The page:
It’s only February, but the early returns for Tiger Woods’ comeback have been inauspicious, to say the least. From the aborted start at the Safeway Open, bogey troubles at the Hero World Challenge, driver issues at Torrey Pines, and back problems in Dubai, there’s been little light to those hoping for a rejuvenation from the 41-year-old. And whatever hope gleamed was further diminished with Tiger’s withdrawal from playing – and, as we shockingly found out on Valentine’s Day, speaking – at the Genesis Open, an event that benefits Woods’ foundation.
Yet, there’s no denying the fascination Woods continues to evoke, in part fuelled by the belief/hope that maybe, possibly, he still has gas left in the tank. And to harbour such expectations, my friends, is delusional. Luckily, we’ve created a question-and-answer coping program for fans struggling to come to grasps with Tiger’s troubled comeback.
It’s not really over, is it?
What constitutes “over”? As in, he’ll never play again? Doubtful. Unlike its sporting brethren, golf is not a game you retire from. Hell, Gary Player and Jack Nicklaus still make the occasional playing appearance or two.
But “over” in regards to Tiger’s ability to compete? Clearly, things aren’t promising. In one breath, you can’t go Stephen A. Smith, all-caps, hot-take “HE’S DONE!!” even though it certainly feels that way. You only need a steady round or two to get into the mix of a tournament, and plenty of guys have come out of the woods in their 40s to contend – and even win – an event. Conversely, any assertion of consistency from Woods is audacious, if not outright ludicrous.
But he lead the field in birdies at the Hero World Challenge!
The Hero World Challenge was merely a platform for Woods to dip his toe back into the competitive pool. Using it as a prism for future success is a mistake.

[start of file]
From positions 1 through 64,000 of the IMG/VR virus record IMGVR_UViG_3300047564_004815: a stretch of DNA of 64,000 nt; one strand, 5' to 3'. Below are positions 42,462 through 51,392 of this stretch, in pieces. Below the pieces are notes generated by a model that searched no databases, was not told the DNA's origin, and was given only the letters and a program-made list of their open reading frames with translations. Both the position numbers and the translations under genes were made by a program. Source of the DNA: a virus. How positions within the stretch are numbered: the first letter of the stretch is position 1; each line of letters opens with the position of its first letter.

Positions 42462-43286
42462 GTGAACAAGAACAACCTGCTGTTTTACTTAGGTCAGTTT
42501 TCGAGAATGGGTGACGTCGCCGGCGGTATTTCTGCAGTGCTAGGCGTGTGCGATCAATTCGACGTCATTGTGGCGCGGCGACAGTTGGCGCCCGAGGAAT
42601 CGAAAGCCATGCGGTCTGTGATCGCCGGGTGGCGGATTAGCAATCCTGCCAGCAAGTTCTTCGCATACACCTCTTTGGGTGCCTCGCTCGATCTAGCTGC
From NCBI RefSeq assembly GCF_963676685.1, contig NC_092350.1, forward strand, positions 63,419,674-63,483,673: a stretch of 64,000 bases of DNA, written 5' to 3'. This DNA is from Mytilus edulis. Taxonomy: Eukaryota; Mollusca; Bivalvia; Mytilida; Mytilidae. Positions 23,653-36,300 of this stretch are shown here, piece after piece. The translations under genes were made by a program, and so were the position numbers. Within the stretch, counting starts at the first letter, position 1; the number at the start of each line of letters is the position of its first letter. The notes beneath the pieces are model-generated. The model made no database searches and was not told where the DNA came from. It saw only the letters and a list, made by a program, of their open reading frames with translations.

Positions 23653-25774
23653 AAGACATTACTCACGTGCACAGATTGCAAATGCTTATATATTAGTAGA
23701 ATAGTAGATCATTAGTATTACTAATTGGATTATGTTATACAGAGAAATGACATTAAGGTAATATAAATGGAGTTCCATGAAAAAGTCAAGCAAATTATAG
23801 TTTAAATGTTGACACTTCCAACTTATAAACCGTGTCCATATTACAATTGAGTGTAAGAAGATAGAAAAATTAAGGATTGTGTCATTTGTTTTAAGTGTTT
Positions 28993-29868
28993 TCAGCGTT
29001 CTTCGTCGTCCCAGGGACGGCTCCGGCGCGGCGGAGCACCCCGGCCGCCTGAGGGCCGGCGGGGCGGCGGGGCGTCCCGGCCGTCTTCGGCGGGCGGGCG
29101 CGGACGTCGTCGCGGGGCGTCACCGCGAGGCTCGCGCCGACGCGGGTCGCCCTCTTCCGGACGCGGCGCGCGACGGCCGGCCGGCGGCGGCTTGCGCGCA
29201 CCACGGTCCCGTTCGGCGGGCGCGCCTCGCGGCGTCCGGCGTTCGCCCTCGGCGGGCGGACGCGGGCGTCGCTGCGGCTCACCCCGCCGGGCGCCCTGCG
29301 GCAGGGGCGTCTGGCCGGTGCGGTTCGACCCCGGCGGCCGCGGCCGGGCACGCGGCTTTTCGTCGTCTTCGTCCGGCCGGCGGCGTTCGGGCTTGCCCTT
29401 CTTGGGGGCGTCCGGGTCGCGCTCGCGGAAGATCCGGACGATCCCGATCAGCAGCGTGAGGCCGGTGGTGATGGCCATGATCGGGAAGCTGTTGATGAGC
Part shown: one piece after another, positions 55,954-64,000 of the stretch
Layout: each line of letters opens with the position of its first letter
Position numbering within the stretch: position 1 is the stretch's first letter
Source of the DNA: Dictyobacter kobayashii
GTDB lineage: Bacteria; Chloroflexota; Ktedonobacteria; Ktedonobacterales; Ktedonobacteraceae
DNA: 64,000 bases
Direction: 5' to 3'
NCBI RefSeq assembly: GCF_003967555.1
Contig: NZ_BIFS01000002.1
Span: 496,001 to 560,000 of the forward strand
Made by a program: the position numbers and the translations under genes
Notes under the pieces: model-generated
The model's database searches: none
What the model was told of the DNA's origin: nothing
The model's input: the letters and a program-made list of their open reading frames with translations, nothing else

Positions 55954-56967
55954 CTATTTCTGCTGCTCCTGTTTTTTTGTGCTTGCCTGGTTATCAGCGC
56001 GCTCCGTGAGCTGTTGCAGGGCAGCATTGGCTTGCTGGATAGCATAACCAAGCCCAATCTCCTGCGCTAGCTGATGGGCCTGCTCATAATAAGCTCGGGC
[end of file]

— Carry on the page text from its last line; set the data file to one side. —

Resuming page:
OK, but there were positives at the Hero. What happened between the Bahamas and Torrey Pines?
We don’t want to get political, but there was a change in the presidency. Mind you, we’re not the yahoos that blame every bad thing on 1600 Pennsylvania Avenue. That said, we’re not not saying the two aren’t related.
One theory regards his swing. Comparing his technique from the two events, Woods lacked speed on the downswing at Torrey Pines. He looked apprehensive, almost bracing for more pain. Some speculate he was already in pain before the back spasms hit in Dubai. Such observations seem to have merit.
However, the most logical difference regards the test at hand. Torrey Pines does not suffer fools, demanding accuracy off the tee and patience in approach shots. Even at his peak, Woods struggled to keep the ball in the fairway; in his current state, he’s lucky to find the short stuff 40 percent of the time. And without the power and preciseness to muscle it out of the rough, you could argue that Torrey Pines – a place he has won eight times – was the worst venue possible for Tiger.
Is there anything positive to take away from his few appearances?
His scrambling and short game – two areas of concern before his 15-month sabbatical – were relatively sound. But admittedly, that’s an “Other than that, how was the play, Mrs Lincoln?” question.
Any chance he’s simply taking precautions for the Masters?
We often hear back problems are fickle issues, usually in negative connotation. There’s another side to the coin though: the pain can subside. It’s not totally out of the question that Tiger wakes up in March, feels fine and decides to give it a go at Bay Hill for a Masters warm-up.